This paper describes the results from systematic experiments performed to investigate the influence of different substrate-filaments distances, surface-substrate temperatures and reaction of precursors during the growth of Ultrananocrystalline Diamond (UNCD) films via the hot filament chemical vapor deposition (HFCVD) process. The experimental results provide valuable information to understand the important role of key molecules (CHx, x = 1, 2, 3) and atoms (H), resulting from the cracking of precursor molecules (CH4, H2) on the hot surface of the filaments, and the contribution of argon (Ar) inert gas atoms, all interacting on the surface of the substrates when using different filaments-substrate distances to produce films with different structures and properties. The interaction of the cracked molecular and atomic species at different filaments-substrate distances, play a critical role in the nucleation and growth of films with different structures, as observed by complementary analytical techniques. Films grown at 5, 15, and 30 mm filaments-substrate distances exhibit graphite-disordered graphene phases, while those grown at 20 mm distances exhibit mixed large UNCD-minor graphite mixed phases, and those grown at 25 and 35 mm distances exhibit pure UNCD phase. UNCD films grown at ~ 600 °C exhibit grain boundaries with sp2 and Trans-Polyacetylene (T-PA) dangling chemical bonds and low sheet resistance (~ 5 Ω), while UNCD films grown at relativity low temperature (~ 490 °C) exhibit high sheet resistance (~ 8 MΩ) and more T-PA dangling bonds. The results presented in this paper indicate that UNCD and mixed UNCD/disordered graphene/graphite films can be grown with tailored resistivity enabling potential applications in electronic power devices.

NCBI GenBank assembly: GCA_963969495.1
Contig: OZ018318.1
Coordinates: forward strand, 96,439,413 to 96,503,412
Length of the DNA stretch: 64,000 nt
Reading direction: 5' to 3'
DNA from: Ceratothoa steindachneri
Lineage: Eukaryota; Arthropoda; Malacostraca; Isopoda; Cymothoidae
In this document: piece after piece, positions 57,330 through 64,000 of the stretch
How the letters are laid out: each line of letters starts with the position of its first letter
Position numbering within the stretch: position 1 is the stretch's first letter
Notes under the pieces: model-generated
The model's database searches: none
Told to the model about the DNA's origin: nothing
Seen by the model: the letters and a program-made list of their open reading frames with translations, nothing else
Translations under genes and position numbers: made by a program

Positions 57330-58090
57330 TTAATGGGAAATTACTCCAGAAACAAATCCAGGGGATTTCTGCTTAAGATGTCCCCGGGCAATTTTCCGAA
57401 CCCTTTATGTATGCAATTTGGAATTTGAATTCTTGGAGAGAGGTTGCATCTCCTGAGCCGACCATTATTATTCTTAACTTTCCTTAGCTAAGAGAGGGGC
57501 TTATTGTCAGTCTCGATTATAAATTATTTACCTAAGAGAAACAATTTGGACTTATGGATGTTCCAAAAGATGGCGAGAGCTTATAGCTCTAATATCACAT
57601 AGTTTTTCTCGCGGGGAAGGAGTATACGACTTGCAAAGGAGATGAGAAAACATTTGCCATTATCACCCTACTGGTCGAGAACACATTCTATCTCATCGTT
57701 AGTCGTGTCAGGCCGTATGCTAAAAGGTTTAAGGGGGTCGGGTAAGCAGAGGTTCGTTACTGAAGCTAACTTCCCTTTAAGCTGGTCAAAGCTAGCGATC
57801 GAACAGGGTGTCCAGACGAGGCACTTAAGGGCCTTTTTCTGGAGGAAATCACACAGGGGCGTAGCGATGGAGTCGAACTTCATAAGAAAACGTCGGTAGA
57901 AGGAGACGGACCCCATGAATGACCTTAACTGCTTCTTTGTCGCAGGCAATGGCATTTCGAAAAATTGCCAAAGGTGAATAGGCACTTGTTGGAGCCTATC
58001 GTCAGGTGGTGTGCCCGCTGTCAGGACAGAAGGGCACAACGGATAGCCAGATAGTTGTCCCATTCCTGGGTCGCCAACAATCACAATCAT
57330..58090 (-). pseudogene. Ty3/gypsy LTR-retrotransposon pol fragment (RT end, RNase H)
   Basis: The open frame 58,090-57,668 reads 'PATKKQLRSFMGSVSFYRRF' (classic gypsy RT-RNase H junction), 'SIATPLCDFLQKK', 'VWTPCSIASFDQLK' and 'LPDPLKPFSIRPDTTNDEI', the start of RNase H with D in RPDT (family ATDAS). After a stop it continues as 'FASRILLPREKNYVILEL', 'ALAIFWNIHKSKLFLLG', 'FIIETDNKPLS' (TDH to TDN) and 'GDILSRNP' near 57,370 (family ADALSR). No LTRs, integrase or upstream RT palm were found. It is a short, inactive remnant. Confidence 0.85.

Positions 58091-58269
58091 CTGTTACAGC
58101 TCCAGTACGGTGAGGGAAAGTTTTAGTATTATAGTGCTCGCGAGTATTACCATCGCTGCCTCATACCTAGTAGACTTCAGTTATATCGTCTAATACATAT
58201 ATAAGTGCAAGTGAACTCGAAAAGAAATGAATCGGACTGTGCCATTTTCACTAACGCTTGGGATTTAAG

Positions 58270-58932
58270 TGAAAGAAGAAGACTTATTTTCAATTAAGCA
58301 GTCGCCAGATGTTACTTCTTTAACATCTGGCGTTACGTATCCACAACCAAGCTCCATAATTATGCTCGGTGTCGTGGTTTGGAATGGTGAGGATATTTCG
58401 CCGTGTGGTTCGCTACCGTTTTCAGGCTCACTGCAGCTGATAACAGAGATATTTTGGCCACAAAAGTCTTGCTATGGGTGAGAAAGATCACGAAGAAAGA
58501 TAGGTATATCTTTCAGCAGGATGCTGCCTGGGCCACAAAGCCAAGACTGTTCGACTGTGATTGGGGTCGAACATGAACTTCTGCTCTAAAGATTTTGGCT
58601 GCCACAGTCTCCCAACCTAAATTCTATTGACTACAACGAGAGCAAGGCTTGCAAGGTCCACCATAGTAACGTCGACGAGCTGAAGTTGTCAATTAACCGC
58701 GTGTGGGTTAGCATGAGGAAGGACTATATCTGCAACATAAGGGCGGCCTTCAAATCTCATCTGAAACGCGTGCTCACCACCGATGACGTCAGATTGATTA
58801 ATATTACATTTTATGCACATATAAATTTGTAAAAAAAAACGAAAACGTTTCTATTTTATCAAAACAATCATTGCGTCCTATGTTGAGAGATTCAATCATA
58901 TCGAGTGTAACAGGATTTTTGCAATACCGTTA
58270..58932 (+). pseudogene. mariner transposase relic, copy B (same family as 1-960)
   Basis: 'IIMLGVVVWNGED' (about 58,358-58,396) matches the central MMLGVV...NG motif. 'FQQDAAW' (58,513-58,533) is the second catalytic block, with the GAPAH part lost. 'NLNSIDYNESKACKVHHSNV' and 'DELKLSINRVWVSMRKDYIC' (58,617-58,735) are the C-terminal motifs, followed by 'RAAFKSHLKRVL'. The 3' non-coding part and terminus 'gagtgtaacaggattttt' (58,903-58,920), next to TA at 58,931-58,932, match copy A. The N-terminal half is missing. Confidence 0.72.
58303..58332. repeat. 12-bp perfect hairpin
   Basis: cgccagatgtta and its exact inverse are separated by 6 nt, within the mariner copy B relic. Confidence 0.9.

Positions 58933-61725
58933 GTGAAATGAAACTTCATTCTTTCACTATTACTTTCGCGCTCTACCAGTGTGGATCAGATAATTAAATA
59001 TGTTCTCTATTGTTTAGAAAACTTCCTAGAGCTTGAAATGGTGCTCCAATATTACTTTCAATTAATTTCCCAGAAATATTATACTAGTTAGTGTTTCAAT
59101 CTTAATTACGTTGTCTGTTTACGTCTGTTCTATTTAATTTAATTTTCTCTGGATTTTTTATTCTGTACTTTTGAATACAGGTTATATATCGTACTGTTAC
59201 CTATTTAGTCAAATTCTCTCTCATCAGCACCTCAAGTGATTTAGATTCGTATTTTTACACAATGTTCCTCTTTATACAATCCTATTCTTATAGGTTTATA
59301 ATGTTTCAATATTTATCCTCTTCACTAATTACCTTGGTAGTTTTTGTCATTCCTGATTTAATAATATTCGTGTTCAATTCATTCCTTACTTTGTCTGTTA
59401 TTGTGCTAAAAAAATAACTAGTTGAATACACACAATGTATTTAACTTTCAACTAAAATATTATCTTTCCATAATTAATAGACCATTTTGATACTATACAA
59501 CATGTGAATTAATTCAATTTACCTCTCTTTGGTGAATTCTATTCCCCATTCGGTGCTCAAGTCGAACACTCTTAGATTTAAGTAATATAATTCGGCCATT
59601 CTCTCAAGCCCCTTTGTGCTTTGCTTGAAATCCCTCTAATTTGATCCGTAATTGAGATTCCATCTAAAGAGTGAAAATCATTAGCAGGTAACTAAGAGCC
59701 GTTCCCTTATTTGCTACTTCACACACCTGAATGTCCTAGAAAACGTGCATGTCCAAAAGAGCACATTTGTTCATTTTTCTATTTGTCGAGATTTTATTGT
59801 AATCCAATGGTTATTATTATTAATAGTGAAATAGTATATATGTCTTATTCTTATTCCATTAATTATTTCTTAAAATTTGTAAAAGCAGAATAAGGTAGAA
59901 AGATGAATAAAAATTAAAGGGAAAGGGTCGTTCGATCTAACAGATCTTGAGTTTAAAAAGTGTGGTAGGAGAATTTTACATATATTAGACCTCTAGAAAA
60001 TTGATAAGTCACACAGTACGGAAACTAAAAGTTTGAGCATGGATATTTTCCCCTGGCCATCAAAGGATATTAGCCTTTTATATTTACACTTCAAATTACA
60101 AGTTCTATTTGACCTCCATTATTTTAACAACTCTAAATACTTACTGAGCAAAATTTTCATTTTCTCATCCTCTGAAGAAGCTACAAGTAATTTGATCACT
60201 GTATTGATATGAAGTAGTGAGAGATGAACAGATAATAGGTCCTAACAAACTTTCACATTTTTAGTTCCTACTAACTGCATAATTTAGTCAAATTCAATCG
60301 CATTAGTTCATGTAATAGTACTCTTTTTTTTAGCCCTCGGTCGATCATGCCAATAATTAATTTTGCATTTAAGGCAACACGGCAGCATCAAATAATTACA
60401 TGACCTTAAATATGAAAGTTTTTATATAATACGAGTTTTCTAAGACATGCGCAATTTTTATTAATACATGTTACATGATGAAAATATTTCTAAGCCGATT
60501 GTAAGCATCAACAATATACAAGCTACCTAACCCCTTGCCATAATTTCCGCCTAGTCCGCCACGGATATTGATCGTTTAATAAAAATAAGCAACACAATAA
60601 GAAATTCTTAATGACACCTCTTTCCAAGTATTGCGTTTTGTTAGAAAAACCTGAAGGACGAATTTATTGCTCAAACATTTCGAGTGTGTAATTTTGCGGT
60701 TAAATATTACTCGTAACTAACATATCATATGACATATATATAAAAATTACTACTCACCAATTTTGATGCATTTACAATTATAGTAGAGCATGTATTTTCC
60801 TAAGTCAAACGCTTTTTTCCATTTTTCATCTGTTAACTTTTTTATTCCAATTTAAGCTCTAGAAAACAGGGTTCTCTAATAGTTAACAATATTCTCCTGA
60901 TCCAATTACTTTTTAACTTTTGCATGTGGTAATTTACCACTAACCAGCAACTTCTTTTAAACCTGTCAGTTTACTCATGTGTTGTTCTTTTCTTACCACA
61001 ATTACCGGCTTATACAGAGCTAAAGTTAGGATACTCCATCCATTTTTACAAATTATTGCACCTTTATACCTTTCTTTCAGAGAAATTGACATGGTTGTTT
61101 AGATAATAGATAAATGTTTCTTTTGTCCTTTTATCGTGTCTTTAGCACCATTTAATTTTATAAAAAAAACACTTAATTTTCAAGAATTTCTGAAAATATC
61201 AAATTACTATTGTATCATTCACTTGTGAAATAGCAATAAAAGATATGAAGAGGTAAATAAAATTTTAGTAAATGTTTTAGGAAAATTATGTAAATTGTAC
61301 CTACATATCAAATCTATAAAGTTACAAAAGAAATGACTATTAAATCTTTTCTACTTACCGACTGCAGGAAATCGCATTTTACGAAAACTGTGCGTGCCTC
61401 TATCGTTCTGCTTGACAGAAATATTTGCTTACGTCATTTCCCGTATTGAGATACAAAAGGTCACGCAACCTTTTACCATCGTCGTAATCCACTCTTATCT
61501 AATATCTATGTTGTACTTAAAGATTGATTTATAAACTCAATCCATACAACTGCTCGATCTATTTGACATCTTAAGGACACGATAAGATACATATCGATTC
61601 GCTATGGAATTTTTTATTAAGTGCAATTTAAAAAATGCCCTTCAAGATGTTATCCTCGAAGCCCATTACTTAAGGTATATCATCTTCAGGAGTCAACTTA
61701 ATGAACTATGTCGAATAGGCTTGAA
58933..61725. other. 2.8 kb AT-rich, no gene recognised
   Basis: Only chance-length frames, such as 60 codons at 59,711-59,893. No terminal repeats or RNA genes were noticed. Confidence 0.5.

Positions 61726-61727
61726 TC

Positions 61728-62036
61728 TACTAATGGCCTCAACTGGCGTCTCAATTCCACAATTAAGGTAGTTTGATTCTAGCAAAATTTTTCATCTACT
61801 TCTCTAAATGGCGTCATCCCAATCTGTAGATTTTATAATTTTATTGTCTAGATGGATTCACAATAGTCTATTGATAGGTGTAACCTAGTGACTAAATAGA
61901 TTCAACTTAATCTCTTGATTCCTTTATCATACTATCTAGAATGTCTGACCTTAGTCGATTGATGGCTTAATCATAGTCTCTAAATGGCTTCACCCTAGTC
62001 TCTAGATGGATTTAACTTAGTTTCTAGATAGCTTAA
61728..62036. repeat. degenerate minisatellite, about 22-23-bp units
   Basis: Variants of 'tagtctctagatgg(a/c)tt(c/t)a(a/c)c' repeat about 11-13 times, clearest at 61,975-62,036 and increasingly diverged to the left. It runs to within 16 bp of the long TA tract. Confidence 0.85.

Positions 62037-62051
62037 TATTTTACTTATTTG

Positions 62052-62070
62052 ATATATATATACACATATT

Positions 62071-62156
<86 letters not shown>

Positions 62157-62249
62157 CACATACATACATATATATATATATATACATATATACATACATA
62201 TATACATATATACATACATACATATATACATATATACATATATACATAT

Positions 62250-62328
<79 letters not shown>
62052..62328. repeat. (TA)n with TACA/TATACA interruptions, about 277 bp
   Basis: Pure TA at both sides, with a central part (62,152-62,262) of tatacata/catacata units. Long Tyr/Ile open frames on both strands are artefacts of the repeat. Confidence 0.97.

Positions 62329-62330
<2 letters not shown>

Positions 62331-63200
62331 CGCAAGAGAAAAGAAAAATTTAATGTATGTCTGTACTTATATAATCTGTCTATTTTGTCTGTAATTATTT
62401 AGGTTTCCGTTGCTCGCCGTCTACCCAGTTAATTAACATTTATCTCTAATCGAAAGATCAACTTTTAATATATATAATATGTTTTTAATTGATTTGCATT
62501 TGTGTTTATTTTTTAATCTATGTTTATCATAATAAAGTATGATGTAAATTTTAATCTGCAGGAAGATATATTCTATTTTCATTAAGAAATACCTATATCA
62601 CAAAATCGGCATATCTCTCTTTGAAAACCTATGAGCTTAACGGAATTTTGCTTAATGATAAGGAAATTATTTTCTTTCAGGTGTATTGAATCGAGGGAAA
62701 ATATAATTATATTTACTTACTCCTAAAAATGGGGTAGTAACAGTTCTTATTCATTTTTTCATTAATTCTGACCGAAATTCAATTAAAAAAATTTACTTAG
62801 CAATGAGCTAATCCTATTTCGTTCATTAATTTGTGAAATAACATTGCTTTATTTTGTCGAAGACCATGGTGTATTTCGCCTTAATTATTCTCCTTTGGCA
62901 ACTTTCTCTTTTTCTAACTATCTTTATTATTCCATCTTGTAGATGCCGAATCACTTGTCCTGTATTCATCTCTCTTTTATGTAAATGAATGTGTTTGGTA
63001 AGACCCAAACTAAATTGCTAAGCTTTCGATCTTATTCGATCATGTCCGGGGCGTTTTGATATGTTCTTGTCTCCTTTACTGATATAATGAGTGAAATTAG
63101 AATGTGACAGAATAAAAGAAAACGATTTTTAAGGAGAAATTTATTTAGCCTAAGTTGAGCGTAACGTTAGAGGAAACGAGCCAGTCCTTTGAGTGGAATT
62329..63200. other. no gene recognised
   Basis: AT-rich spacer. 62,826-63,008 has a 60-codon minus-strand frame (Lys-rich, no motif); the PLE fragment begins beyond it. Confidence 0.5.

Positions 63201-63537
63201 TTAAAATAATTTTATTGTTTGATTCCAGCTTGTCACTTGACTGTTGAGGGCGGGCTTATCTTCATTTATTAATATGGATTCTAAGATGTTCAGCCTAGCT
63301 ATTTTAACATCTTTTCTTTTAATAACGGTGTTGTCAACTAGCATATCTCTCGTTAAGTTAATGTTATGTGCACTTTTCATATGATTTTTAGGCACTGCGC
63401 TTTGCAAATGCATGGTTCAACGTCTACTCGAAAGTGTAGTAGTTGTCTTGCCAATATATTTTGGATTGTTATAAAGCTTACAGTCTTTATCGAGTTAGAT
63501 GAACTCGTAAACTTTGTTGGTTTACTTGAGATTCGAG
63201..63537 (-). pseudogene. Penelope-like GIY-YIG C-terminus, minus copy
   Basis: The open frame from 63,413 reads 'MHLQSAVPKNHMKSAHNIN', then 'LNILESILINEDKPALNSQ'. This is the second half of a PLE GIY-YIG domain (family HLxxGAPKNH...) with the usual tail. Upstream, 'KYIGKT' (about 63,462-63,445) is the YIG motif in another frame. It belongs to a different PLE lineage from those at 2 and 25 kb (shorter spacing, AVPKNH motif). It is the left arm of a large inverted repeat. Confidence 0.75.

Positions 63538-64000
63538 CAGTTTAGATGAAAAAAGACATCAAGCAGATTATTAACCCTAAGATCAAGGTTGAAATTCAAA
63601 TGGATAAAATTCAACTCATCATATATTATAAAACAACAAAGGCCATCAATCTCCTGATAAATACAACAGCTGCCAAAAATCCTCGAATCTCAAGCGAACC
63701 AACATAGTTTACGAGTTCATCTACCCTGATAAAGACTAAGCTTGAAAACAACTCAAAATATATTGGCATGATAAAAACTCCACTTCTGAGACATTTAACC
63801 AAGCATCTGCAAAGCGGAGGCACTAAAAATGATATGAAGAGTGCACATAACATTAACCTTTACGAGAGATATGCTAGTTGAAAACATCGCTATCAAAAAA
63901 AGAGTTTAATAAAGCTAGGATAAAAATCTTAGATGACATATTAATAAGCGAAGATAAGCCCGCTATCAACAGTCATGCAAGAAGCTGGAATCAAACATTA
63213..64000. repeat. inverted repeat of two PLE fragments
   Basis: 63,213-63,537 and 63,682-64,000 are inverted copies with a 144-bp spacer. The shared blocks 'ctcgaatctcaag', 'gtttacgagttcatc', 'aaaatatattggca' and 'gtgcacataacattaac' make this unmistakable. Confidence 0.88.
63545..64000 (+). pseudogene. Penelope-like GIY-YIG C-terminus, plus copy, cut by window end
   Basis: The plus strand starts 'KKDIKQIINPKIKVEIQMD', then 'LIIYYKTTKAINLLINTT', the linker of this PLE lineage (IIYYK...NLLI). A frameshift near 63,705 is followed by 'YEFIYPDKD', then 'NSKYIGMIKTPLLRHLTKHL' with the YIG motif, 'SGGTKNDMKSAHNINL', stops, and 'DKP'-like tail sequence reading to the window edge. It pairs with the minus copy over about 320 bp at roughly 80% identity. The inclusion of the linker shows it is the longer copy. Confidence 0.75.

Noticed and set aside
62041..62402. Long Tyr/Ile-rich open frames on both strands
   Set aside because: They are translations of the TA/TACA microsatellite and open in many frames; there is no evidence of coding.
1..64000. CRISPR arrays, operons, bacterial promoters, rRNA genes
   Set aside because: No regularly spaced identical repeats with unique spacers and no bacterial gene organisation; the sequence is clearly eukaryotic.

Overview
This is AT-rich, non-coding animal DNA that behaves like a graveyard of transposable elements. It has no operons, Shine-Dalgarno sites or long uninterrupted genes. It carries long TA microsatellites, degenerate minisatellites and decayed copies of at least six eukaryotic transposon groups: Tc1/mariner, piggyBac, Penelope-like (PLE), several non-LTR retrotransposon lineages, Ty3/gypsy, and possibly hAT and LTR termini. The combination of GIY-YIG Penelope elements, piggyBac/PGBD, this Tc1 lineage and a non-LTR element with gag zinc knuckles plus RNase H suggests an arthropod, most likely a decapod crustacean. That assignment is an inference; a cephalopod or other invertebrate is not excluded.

ASJC Scopus subject areas
- Electronic, Optical and Magnetic Materials
- Mechanical Engineering
- Materials Chemistry
- Electrical and Electronic Engineering